Diarrhea is still one of the major causes of death for children under five in developing countries; Limited access to laboratory testing often forces practitioners to prescribe ''broad spectrum'' antibiotics which in turn contributes to antibiotic resistance.
Our challenge was to get the test materials needed to provide a proper test results, transported so that social workers can reach into the most remote communities; a backpack design offered the most versatility.
The current concept is composed of a series of cylindrical insulated containers made from anodized aluminum tube that can be transported in a variety of ways, these containers hold phase changing material (PCM) packs that can heat or cool necessary equipment respectively and are hermetically closed with a battery powered plastic lid that measures and displays essential information for the person performing the test, this in turn ensuring fast and accurate results without the need for electric power.
AyatPak can be manufactured, repaired and recycled locally while its construction allows for easy sanitation. The full kit contains necessary equipment to perform an antibiogram test for six patients along with printable data sheets with essential identification labels designed to reduce human error and to help practitioners along the process. An inspection light embedded in the lid maximizes test accuracy by helping the user to identify distinct bacterial colonies when analyzing the samples.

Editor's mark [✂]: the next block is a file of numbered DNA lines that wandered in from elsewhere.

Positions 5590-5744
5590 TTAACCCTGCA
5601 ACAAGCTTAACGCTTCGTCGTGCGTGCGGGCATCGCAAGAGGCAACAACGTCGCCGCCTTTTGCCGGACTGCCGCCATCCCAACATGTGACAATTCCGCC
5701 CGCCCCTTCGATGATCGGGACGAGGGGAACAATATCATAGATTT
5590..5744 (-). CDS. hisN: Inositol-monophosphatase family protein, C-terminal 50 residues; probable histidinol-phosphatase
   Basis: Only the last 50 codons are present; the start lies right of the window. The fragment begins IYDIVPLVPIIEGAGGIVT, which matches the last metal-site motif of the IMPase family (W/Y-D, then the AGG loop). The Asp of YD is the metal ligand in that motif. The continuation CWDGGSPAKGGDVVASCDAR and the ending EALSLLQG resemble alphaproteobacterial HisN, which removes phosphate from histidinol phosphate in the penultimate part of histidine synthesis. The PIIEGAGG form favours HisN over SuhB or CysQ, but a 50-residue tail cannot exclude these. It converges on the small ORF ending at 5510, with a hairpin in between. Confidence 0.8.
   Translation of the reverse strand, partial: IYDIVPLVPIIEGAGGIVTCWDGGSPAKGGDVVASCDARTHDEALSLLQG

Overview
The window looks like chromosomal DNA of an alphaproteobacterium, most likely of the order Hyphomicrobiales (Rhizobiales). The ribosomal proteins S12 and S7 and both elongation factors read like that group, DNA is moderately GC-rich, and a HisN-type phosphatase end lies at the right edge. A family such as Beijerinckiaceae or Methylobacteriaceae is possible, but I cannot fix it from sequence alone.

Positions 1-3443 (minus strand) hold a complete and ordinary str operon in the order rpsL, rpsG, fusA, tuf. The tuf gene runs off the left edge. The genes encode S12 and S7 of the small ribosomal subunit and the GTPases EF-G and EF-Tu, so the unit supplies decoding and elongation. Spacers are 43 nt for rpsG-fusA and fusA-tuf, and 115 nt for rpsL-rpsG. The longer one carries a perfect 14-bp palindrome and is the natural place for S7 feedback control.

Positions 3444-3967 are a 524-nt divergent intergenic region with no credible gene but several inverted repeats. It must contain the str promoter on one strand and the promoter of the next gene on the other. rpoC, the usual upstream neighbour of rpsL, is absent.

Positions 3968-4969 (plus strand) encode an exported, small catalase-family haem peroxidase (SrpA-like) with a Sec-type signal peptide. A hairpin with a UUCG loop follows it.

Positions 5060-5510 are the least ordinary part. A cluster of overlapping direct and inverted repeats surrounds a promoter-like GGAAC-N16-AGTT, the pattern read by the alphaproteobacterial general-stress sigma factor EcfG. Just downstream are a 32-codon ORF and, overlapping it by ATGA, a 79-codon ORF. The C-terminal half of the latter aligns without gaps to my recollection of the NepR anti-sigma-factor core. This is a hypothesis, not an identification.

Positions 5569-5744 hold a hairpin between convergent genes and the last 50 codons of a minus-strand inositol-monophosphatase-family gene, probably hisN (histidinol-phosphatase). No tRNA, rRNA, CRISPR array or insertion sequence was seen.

Materials: Anodized Aluminum, Cork, PCM, Stainless Steel, Nylon, ABS Filament, various fabrics and laboratory utensils.
This project was the result of a collaboration with the PART Engineering team at BCIT led by Nancy Paris.
The project is ongoing and is currently looking for funding to conduct field testing and deploy a pilot campaign in rural India.
Design Team at The health Design Lab in Emily Carr University:
Jhonathan Aitken- Advisor
Pablo Quintero- Product and interaction design + fabrication
Hailey Kolenda- Graphic and interaction design